● The use of stop-and-frisk policies is particularly discriminatory. For example, in 2010, African-Americans residents in New York City were eight times more likely to be stopped by the police and eleven times more likely to be frisked than white residents.   Close the Racial Wealth Gap

● The wealth gap is vast and real. According to the US Census, on average, African American homeowner net worth is $9.6k, Hispanic American homeowner net worth is $17.5k, and White American homeowner net worth is $102.8k. Furthermore, African American households earn $58 for every $100 White American households earn.

● Systemic racism from slavery to the Jim Crow laws of the mid-1900s prevented African American families from building wealth; home loans in the 1930s were segregated, and families of color were barred from owning properties. The racially skewed criminal justice system further inhibited colored communities from prospering.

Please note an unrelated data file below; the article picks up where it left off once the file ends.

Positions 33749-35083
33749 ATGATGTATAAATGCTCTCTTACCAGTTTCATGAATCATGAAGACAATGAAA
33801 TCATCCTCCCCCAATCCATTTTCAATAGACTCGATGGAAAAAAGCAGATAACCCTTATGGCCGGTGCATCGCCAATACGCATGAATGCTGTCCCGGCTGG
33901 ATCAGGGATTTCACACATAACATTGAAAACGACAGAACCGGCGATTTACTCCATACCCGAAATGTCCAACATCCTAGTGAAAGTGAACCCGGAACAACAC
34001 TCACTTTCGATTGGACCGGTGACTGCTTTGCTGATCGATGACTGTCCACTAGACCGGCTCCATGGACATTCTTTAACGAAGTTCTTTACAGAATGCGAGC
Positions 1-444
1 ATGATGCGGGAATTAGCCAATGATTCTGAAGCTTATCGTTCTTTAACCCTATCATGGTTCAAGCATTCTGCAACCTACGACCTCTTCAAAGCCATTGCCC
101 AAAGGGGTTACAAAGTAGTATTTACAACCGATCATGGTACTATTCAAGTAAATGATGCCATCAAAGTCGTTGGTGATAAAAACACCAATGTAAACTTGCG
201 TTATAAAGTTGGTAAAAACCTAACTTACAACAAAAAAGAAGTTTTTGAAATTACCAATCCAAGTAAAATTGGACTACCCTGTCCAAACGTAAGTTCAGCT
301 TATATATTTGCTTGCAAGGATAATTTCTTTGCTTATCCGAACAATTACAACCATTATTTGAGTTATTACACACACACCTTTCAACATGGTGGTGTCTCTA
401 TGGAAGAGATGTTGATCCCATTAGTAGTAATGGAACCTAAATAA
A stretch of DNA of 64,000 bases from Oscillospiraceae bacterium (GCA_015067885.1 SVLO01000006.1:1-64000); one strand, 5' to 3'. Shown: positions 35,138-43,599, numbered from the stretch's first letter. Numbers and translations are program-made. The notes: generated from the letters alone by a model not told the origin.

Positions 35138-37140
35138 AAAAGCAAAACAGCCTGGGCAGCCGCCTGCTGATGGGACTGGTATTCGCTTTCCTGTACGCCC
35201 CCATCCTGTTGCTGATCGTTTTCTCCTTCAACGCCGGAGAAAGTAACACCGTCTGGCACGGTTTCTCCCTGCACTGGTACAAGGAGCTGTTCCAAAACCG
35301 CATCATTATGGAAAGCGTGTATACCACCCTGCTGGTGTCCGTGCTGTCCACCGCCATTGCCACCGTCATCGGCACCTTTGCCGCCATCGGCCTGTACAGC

● Infant mortality has strong links to wealth and race in the united states. Wealth impacts nutrition and health care opportunities for mothers and unborn babies. Research published by the National Institute of Health states that maternal mortality rate for black women is more than three times higher than for white women. This has risen to more than nine women per 100,000 pregnancies since 2008, while the rate for white women has gone up by less than five women per 100,000 pregnancies. The CDC also states that the black infant mortality rate is more than double the white infant mortality rate. If one compares these trends with household average net worth from the US Census, the mortality rate by race is in line with average net worth per household by race.

● Changes across multiple levels of government and society can remedy these problems.